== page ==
skip to primary navigation skip to content
 

Long-term weathering studies on St. Paul's Cathedral, London

Long-term weathering studies on St. Paul's Cathedral, London

This project concerns the work of a research term monitoring the rate of surface loss of the stone at this site since 1980. The latest survey showed that during that time weathering has decreased in proportion to the decreasing SO2 in the atmosphere; (see: Trudgill, S. T., Viles, H.A., Inkpen, R., Moses, C., Gosling, W., Yates, T., Collier, P., Smith, D.I and Cooke, R.U., 2001. Twenty-year weathering remeasurements at St Paul's Cathedral, London. Earth Surface Processes and Landforms, 26 (10): 1129-1142). In 2000 the data were replicated using a second micro-erosion meter held by Dr. Robert Inkpen, Department of Geography, University of Portsmouth; contact: robert.inkpen@port.ac.uk. The next re- measurement is scheduled for 2010.

  • Measurements show that the rates of weathering on St. Paul's Cathedral, London have halved in the last ten years (1990 - 2000) as compared with the previous ten years (1980 - 1990).
  • Yearly averages of sulphur dioxide concentrations in the air decreased from around 25 parts per billion (ppb) in the early 1980's to 10 ppb in 1990-2000.
  • Battersea Power Station, upwind in the direction of the prevailing wind, closed in 1983.

In the 1980-1990 period, repeated micrometer measurements accurate to three decimal places showed that the stone surface of the balustrade surrounding the upper level of the Cathedral was losing an average of 0.045 mm a year. In 1980-1982, air pollution, as measured by the yearly average concentration of sulphur dioxide in the air, was high at 20-25 parts per billion (ppb) in Central London. The Cathedral also showed especially high rates of stone loss in the south-west corner (up to 0.3 mm between 1980 and 1981, about ten times the average for the rest of the Cathedral) which was facing, and down wind from, Battersea Power Station. However, Battersea Power Station closed on October 31st 1983 and the general air pollution levels also decreased to an average 10 ppb in 1990-2000. The 1990-2000 average annual rate, calculated from measurements repeated in May 2000, is now half the 1980-1990 rate at 0.024 mm a year.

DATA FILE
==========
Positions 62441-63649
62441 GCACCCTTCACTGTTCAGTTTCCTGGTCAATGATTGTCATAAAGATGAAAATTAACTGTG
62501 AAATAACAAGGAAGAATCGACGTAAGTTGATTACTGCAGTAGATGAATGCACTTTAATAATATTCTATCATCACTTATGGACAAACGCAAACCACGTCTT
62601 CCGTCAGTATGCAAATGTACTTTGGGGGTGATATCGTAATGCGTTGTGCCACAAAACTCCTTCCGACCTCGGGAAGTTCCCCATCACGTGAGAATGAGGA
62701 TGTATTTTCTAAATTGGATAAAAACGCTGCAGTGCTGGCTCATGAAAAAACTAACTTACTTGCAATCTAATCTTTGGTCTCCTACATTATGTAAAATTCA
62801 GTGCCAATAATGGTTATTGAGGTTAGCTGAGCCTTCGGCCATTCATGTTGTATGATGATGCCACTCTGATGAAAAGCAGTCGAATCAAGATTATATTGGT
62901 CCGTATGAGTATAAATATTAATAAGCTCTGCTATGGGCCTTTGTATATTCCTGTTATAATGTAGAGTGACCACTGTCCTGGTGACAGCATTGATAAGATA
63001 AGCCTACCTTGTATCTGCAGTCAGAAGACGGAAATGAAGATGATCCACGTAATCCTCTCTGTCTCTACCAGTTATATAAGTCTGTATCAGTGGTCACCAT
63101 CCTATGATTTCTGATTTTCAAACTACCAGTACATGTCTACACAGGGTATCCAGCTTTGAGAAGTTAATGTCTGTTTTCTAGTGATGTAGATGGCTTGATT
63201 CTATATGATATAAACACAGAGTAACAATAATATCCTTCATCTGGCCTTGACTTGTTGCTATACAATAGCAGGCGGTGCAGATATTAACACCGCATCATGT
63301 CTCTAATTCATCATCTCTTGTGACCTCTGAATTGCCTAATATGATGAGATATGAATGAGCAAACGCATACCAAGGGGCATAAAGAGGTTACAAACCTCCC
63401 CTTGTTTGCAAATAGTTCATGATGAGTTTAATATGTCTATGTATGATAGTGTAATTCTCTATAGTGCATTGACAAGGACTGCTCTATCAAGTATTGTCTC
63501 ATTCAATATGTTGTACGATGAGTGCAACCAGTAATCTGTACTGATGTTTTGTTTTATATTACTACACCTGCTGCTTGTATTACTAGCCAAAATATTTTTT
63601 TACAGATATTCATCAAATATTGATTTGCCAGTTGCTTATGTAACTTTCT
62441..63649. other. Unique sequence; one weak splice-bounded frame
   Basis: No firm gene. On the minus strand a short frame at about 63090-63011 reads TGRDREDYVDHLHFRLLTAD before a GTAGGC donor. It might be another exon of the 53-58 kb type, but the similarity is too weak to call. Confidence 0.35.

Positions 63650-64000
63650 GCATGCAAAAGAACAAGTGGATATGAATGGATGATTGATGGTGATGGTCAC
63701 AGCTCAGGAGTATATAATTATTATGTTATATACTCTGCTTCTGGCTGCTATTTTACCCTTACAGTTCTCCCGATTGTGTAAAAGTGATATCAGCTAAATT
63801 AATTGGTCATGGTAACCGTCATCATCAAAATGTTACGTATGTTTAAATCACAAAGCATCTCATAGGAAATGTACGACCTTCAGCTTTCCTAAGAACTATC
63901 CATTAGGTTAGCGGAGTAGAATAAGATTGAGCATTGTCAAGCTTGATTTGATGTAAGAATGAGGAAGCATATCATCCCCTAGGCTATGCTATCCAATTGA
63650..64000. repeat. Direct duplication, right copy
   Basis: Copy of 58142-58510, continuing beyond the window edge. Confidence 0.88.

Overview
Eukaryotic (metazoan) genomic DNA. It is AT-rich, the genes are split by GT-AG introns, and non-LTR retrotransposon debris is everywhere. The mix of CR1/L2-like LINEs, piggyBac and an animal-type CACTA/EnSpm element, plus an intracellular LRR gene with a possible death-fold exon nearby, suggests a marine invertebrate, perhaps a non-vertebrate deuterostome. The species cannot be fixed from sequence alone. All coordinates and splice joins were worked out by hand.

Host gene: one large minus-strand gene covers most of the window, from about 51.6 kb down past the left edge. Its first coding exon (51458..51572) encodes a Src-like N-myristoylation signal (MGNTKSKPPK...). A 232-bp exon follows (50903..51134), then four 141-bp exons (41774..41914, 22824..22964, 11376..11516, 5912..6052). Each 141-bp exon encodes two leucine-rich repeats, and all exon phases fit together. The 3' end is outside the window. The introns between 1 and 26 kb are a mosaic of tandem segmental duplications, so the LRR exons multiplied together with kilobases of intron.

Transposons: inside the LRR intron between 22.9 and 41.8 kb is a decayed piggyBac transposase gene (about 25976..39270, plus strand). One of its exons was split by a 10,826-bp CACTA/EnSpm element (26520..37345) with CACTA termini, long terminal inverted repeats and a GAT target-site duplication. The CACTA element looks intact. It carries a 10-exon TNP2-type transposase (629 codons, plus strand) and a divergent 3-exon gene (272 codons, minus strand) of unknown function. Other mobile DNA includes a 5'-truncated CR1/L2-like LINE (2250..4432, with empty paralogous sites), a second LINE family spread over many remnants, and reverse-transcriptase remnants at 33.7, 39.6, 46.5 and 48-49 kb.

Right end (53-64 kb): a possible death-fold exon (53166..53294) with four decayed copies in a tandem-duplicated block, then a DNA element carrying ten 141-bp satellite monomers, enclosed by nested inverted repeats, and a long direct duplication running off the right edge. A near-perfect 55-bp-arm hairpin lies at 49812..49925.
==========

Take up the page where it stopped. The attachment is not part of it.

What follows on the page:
St Paul's Cathedral
St Paul's Cathedral (Public domain image from Wikipedia)

Since May 2000, the research team have been checking their measurement instruments, procedures and details of the data as well as the variations around the Cathedral which will be presented at the conference. Clearly, the procedure involves micrometer measurements of very small changes and so they have been cautious about the reliability of measurements and their susceptibility to factors like the temperature at the time of measurement. The net outcome of the tests is that while the measurements are actually taken to 0.0001 mm, the researchers feel that the change from 0.045 mm per year (0.45 mm 1980-1990) to 0.024 mm a year (0.24 mm 1990-2000) can be reliably reported.

This means that air pollution control in London appears to be benefiting buildings. However, the team believe that complacency would not be an appropriate reaction: there is evidence of some 'crusting' or deposition at some sites which could yet still be easily eroded and the rates for St. Paul's are still higher than rates measured for some non-urban sites.